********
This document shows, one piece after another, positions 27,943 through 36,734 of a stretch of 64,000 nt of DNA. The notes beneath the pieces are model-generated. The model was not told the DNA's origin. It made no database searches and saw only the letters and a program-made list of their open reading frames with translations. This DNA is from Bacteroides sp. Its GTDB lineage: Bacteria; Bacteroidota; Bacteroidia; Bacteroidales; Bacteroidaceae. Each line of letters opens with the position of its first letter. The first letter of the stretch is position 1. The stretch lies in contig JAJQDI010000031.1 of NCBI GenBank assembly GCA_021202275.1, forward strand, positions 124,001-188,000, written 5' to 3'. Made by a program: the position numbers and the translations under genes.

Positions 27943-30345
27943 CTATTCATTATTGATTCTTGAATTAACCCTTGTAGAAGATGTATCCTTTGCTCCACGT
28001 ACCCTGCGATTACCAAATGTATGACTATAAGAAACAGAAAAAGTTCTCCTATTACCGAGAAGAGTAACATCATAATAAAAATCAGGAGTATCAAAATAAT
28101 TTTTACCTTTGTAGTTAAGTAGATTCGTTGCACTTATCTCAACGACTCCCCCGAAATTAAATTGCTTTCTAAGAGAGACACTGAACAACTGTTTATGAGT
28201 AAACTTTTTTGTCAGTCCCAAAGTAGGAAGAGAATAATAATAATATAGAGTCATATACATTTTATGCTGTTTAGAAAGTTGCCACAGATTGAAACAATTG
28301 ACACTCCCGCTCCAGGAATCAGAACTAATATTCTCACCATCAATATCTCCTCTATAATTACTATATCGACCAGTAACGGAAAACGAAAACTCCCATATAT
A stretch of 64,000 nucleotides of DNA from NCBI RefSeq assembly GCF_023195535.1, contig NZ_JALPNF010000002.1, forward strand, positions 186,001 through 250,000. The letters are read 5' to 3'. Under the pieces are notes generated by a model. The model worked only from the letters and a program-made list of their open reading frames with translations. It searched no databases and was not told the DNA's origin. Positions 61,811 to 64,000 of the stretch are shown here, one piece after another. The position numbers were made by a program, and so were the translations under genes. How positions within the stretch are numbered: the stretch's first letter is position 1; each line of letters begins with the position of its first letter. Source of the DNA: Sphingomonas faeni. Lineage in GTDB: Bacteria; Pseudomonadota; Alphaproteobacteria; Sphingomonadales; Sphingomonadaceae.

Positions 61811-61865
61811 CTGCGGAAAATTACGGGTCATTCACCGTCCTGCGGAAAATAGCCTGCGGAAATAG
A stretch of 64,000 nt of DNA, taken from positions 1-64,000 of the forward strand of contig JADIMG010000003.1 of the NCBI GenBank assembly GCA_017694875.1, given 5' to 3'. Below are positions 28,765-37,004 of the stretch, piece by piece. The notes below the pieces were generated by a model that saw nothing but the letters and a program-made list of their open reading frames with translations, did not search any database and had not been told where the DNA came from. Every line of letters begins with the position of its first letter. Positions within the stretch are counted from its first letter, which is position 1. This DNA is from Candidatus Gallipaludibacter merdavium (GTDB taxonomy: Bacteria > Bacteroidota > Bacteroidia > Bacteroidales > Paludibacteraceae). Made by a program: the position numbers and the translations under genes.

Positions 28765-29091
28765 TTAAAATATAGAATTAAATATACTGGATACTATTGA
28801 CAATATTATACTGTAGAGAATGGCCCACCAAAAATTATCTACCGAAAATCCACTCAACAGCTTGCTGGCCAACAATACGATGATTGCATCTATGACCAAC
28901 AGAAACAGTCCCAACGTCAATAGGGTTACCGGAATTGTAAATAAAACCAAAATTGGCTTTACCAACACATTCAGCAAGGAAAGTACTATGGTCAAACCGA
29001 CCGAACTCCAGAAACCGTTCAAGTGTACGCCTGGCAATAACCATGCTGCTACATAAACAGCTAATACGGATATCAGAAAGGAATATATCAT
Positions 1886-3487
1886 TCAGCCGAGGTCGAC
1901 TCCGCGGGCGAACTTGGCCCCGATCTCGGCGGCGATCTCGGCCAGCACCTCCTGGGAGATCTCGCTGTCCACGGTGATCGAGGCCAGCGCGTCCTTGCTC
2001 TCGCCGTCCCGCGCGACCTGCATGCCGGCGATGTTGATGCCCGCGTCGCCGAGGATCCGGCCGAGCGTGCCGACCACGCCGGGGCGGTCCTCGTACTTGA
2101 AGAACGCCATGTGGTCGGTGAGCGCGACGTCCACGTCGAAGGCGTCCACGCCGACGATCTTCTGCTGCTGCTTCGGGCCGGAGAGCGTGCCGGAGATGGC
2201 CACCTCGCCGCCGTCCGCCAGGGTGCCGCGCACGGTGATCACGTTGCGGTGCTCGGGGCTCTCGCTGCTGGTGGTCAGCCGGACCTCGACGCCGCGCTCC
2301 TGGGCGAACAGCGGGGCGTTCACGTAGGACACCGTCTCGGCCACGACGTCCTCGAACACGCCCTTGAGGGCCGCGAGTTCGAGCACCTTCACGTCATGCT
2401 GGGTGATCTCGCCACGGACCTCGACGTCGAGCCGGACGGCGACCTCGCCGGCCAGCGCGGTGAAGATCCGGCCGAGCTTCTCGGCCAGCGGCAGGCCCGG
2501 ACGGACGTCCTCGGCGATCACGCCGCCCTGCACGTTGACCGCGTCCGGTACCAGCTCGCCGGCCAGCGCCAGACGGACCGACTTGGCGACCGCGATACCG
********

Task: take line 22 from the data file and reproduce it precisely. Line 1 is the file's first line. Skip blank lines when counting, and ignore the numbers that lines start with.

2201 CACCTCGCCGCCGTCCGCCAGGGTGCCGCGCACGGTGATCACGTTGCGGTGCTCGGGGCTCTCGCTGCTGGTGGTCAGCCGGACCTCGACGCCGCGCTCC